It’s not Christmas, it’s New Year’s. Still, I don’t have to worry about the stores being closed. I’ve been out to Starbucks this morning and to the QFC, to grab last-minute supplies for dinner.
Tomorrow, I’m sure I can find a store that’s open to get more stuff, for dinner tomorrow night. Why plan ahead when you don’t have to?
In Germany, my mom had to get enough groceries to last from Thursday to the following Monday, since everything shuts down over Christmas. It’s inconvenient, but you can survive this way.
On Christmas Eve, I started my day at the Les Schwab Tire Center. They were open from 8 – 2 p.m., and the place was jam-packed with others like me, either buying new tires or getting repair work done on their car. I took care of it Christmas Eve so I wouldn’t have to worry about it on Saturday, knowing most places would be closed Christmas Day. It’s really the only holiday where you have to worry about things being closed.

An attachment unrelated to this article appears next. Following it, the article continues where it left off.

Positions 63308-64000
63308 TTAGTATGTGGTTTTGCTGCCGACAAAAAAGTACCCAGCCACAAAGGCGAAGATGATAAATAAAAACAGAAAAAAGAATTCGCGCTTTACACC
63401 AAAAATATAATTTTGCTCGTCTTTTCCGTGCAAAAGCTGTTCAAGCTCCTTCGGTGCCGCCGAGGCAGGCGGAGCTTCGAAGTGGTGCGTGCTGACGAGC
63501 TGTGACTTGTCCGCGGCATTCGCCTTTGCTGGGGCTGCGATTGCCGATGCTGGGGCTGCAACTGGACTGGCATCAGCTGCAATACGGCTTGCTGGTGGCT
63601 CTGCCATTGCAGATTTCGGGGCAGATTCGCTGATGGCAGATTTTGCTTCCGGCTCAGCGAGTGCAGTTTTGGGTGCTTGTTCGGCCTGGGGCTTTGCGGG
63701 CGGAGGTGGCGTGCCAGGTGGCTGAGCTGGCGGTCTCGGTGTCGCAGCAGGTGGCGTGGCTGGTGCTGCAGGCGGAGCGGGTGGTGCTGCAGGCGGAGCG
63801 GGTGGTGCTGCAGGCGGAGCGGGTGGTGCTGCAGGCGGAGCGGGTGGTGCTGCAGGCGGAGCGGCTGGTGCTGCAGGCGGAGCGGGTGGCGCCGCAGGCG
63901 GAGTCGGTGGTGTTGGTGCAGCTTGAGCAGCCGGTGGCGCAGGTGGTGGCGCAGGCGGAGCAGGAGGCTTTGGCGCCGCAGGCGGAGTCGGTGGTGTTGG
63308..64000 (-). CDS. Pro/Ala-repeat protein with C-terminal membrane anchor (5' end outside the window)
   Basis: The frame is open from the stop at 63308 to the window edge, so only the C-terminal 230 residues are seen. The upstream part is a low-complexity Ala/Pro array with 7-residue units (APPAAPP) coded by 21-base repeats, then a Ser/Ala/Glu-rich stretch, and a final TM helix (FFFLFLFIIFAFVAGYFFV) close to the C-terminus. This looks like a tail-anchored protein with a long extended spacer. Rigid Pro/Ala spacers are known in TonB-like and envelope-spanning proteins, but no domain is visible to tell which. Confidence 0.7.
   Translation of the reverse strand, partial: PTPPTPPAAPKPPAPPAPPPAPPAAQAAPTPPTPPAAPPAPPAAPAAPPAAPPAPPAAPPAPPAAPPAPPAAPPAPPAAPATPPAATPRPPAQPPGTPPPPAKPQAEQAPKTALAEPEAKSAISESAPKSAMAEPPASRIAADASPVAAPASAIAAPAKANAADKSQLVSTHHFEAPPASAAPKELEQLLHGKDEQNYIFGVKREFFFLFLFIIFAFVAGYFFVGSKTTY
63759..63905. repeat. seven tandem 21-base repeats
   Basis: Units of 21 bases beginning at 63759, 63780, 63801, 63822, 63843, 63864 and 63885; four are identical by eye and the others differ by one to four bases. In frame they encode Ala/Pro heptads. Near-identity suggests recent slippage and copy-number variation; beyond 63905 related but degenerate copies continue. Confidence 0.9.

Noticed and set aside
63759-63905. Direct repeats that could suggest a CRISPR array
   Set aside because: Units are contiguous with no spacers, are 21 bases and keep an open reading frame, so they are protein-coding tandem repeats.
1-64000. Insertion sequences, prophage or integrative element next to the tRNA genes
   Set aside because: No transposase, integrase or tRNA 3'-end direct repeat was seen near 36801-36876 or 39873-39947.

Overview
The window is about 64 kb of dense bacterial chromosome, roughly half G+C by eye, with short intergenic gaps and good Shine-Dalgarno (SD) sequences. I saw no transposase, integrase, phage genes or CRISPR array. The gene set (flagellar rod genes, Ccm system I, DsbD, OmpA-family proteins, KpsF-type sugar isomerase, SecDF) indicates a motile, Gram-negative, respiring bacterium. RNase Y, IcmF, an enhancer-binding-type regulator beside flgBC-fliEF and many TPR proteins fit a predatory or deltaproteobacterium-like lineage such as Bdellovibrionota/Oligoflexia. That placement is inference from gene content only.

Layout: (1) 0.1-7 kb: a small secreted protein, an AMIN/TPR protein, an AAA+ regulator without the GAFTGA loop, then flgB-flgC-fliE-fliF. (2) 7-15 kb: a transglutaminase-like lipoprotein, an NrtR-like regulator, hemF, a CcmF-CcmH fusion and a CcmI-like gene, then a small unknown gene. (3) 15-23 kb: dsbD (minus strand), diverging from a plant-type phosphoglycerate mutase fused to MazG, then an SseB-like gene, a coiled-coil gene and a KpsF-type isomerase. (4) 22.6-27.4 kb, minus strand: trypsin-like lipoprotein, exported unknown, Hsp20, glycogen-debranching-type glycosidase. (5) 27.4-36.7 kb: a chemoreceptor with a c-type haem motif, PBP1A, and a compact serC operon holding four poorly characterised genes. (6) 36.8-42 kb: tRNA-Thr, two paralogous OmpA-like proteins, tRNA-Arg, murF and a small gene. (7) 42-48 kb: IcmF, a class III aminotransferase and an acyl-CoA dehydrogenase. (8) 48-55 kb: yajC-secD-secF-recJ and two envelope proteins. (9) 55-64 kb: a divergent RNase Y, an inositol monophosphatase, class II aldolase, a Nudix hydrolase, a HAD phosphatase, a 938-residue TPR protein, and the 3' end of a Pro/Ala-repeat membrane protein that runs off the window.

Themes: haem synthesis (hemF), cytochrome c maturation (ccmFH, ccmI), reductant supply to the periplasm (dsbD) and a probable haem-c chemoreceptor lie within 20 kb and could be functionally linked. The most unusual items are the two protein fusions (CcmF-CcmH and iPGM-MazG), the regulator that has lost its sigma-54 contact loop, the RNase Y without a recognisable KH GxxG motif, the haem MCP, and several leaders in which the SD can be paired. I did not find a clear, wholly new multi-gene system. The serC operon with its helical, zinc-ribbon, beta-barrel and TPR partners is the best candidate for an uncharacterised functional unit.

While I was waiting for them to fix my flat, I went to the liquor store, and then the Whole Foods. I only go to Whole Foods now if I have no other alternative – my days of reckless grocery shopping are over.
I asked the check-out clerk how he was, and he was honest: “I’m here,” he said. “I didn’t have a choice.”
He surmised I had been to the liquor store by my purchases (mixers, lemons), and asked what time they closed? I told him 7 p.m. and he frowned, and said he’d have to call his wife to pick up the booze.
I always feel a bit guilty going to stores on Christmas Eve, because I have to face the poor bastards who have to work, because of people like me. I could stop going as a matter of principle, but they’d still be there.